If it's a big teaching hospital, then yes, it's probably standard protocol. Where I used to work, there was a sheet of pre-printed orders that came with every patient out of triage, and on it was 'pitocin per unit protocol.' Every patient got an IV, they all got pit, and there was about a 95% epidural rate. I had to actually FIGHT with a doctor once when I refused to start pitocin on a woman who was 8cms, having her 3rd baby on the grounds that SHE DIDN'T NEED IT. The doctor was just floored when lo and behold, SHE DELIVERED without the use of pitocin!!
NOW....that being said, there ARE some cases where pitocin IS actually 'needed' and nature WON'T take care of itself without KILLING the mother or baby first....prime example, pre-eclamptic on the verge of seizure. Pitocin has it's place, however, in large teaching hospitals they tend to give it out like water. It's just lack of education and experience on the part of the medical staff on the most basic level.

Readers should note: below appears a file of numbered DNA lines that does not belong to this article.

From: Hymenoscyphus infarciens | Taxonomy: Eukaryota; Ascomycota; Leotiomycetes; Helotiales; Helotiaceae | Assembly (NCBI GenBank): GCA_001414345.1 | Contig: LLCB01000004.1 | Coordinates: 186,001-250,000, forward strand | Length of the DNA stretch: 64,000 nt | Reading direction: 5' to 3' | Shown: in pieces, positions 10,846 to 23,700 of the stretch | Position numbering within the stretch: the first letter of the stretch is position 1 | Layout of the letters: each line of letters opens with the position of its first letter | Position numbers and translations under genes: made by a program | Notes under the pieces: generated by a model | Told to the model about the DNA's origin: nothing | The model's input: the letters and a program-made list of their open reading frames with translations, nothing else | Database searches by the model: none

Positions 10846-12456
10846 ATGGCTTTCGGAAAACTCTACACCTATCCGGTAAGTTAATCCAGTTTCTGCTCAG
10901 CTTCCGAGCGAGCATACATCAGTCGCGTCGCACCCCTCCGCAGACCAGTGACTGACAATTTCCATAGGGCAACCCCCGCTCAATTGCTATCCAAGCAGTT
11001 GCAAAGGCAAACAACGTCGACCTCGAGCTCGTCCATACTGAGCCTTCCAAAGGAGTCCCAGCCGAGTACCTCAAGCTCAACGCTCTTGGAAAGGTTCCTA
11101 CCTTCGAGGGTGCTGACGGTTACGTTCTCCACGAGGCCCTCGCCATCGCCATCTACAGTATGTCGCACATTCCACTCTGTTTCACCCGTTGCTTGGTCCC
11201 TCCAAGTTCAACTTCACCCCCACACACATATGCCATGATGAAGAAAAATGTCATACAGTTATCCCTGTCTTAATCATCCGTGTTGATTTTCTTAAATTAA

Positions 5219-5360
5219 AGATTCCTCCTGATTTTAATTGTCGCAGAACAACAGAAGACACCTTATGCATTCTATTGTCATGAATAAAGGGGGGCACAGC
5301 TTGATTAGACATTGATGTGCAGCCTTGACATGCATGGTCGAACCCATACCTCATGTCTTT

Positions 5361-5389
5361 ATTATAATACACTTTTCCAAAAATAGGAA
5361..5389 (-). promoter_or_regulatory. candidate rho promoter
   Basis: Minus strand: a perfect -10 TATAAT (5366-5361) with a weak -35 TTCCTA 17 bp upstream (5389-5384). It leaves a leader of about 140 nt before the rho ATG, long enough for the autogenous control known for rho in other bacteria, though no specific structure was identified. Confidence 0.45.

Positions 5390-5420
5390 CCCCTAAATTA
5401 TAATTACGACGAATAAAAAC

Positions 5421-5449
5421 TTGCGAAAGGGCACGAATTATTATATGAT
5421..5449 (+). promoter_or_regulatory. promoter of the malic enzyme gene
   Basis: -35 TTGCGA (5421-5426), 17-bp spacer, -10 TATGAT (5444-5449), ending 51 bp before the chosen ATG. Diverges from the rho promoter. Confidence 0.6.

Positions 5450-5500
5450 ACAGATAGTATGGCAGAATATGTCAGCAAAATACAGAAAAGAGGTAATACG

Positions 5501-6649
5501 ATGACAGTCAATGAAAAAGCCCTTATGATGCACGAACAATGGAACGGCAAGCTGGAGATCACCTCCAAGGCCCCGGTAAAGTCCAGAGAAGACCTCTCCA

Where I practice now, pitocin is used much more judiciously, and pretty much given to women who either need to be induced for medical reasons or who have severely fallen off the labor curve and need a 'kick.' Yes, there are still those physicians who will induce anything they can get an amniohook into, but for the most part, where I practice now the docs and midwives are very much into letting nature take its' course and trusting that a woman's body will do what it needs to do IF YOU HAVE THE PATIENCE TO LET IT
Hope this has answered your question without my pounding too hard on my soapbox.